Breaking down Boston’s five candidates

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Photo: Courtesy

Clockwise from top left: Michelle Wu, Kim Janey, John Barros, Andrea Campbell, and Annissa Essaibi George, and

By Frankie Rowley, Deputy Express Editor

Preliminary elections for Boston mayoral election—the first contest without an elected incumbent since 1993—are set for Sept. 14—after which two final candidates will progress to the general election on Nov. 2. 

For the undecided, partially decided, and even the decided who want to know more, here are the five candidates that Boston residents will be able to cast their ballots for on Tuesday:

Kim Janey (D)

Currently serving as acting mayor following Martin J. Walsh’s appointment as President Joseph R. Biden’s Secretary of Labor, Janey, 56, is the first Black and first female mayor in Boston. Prior to her appointment, she became the first woman to represent City Council District 7—which covers parts of Roxbury, the South End, Dorchester, and Fenway—in 2017. Janey became president of the council in 2020, leading Boston through the COVID-19 pandemic. 

As mayor, Janey has pledged to dedicate 25 percent of city contracts to female- and minority-owned businesses, implemented racial and equity leadership training for city employees, and has called for cutting police overtime spending by a third. She also has earmarked $4 million towards a green jobs initiative and $48 million towards infrastructure sustainability. 

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Michelle Wu (D)

A fourth-term city council member, Wu, 36, serves as one of four councilors at-large on the Boston City Council, and is the first Asian-American woman to ever hold a seat in the council. First elected in 2013, Wu held the role of city council president from 2016 to 2018, becoming the first woman of color to hold the title. 

Wu’s central campaign promises include promoting change within the Boston Police Department by “reimagining” collective bargaining agreements and creating a standardized discipline matrix for increased accountability. Further, she also plans to create an emergency response team of mental health counselors and social workers for nonviolent incident calls. In regards to climate change, Wu has called for Boston to be completely carbon neutral by 2040, planning to transition the city to a 100 percent renewable energy power source by 2030. She also is in favor of solar and energy efficiency measures. Wu has also proposed eliminating fares on the Massachusetts Bay Transportation Authority. 

Andrea Campbell (D) 

Campbell, 39, a council member since 2015, serves as the representative to District Four—Dorchester, Mattapan, and parts of Roslindale and Jamaica Plain. She served as city council president from 2018-2020, making her the first African-American woman to occupy the role.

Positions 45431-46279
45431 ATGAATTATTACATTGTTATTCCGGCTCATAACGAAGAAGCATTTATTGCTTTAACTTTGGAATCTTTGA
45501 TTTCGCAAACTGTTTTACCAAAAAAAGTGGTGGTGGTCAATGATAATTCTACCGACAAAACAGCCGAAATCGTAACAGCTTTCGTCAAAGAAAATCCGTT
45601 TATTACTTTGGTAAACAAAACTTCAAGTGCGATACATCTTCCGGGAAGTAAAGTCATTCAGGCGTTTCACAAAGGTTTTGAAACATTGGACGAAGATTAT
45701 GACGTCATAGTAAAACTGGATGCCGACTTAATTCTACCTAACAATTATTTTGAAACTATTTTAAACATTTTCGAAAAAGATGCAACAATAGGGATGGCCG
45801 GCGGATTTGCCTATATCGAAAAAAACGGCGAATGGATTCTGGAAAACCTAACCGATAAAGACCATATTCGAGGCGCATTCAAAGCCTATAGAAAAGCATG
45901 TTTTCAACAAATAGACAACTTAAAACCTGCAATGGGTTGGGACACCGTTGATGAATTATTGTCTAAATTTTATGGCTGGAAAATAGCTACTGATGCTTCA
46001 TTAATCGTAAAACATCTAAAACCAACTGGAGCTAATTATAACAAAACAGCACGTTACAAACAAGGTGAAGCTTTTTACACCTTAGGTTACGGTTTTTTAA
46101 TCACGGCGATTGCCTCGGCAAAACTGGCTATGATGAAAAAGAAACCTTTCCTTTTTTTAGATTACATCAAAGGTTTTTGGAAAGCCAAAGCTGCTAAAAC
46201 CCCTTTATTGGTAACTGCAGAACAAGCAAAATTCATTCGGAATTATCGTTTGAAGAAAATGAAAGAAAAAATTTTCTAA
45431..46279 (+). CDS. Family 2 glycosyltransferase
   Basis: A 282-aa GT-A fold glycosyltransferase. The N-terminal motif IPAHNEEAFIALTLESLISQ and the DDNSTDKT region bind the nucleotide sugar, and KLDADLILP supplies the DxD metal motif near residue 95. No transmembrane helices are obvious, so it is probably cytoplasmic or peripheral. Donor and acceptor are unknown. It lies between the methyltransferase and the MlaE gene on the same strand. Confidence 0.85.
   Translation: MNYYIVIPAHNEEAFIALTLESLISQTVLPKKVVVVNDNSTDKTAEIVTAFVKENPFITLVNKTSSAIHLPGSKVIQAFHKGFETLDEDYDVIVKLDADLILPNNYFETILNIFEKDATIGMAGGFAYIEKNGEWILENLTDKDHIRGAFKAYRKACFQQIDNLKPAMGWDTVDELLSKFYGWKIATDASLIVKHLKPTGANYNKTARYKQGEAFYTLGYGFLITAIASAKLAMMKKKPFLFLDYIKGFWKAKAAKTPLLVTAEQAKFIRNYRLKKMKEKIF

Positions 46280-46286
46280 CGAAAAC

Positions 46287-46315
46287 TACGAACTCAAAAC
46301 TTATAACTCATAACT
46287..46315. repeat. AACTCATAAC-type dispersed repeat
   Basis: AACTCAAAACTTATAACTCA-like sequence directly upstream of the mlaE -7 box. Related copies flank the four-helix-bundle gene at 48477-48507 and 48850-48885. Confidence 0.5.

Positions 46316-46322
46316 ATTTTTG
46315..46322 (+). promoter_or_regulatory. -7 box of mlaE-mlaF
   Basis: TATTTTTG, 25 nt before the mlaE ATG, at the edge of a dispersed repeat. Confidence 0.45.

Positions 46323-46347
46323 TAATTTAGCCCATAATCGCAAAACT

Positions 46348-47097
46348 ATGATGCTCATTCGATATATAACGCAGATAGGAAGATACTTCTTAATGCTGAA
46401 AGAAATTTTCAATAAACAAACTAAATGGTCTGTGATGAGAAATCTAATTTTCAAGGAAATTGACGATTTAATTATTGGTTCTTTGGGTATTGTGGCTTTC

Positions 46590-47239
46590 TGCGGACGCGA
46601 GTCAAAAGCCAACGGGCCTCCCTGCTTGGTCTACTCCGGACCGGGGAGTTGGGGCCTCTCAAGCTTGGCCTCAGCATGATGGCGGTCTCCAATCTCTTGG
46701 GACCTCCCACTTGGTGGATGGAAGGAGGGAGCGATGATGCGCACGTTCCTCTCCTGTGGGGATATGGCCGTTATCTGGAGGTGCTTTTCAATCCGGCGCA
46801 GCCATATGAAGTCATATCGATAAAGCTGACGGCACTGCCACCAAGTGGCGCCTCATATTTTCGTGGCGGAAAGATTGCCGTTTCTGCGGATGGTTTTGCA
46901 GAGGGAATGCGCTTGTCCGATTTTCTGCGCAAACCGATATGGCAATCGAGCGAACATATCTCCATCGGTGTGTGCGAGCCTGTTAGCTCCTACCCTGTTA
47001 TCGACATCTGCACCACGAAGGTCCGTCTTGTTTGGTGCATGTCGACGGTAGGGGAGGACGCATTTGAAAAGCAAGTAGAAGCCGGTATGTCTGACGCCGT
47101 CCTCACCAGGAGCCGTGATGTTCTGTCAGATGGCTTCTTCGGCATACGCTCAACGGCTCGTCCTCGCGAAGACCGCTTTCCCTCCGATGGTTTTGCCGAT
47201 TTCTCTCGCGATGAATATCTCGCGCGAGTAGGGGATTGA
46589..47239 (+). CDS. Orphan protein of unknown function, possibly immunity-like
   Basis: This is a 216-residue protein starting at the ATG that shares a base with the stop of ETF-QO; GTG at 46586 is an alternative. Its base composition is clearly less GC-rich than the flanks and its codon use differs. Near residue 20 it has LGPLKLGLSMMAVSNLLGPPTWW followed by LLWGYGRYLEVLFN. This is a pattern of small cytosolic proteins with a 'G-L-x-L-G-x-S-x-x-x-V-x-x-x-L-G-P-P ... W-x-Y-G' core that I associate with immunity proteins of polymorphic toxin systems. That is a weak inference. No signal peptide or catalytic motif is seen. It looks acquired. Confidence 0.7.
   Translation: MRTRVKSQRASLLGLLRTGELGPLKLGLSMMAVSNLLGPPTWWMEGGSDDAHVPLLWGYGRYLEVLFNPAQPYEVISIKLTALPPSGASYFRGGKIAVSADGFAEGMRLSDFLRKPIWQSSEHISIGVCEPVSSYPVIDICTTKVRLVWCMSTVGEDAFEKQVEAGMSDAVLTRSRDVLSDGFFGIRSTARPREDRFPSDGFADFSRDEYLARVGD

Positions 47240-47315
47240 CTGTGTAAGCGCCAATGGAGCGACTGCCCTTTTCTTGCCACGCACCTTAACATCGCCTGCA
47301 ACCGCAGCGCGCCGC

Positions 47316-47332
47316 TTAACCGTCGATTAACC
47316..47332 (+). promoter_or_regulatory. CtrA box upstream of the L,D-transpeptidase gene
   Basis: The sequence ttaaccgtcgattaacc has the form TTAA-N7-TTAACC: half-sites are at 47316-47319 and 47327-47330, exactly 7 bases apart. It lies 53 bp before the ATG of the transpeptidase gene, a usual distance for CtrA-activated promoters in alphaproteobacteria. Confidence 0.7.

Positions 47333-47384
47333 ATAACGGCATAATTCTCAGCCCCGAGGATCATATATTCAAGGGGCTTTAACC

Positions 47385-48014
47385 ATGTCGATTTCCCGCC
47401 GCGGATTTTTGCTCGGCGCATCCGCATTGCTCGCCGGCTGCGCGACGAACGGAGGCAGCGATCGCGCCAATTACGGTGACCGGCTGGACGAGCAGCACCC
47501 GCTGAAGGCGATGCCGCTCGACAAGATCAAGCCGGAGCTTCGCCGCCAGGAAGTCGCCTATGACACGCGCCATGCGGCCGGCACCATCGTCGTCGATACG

As mayor, Campbell aims to develop a racial equity plan to examine Boston’s role in perpetuating inequity, as well as establishing a commission to address previous racial discrimination. Campbell has already established equity training for councilors and staff, and has fought for body cameras and the creation of a dedicated office for police accountability and transparency. Her platform also includes proposals for a greener Boston, promising to align infrastructure projects with Boston’s climate policies. She also aspires to turn all of Boston’s city vehicles electric and turn the city carbon neutral by 2035. 

Annissa Essaibi George (D)

Essaibi George, 47, serves alongside Wu as one of the city council’s four councilors at-large. Elected in 2015, she is also the owner of Stitch House in Dorchester, a fabric and yarn shop. 

Essaibi George has been opposed to reallocating police funding. Instead, she is hoping to cultivate transparency and accountability by mandating implicit bias training, mental health clinicians in every precinct, and overhauling the department’s gang database. On climate change, Essaibi George hopes to establish a green economy and create a transportation office of innovation and information dedicated to addressing infrastructure problems.

John Barros (D)

Barros, 48, formerly served as the chief of economic development for then-Mayor Walsh. A philanthropist, he currently chairs the city’s Trustees of Charitable Donations board. 

Barros plans on creating more accessible avenues to higher education for people of color and hopes to close the racial wealth gap. His platform includes the establishment of a minimum guaranteed income, as well as the reimagining of Boston police through the city’s Police Reform Task Force. He has also promised that within his first 100 days in office, he will release a safe and healthy communities agency, responsible for responding to mental and public health crises and behavioral issues. In terms of climate change, Barros hopes to make Boston carbon neutral by 2050 through strengthening emission standards for new developments, rejecting public transit cuts, and dedicating $660 million to climate resilience projects.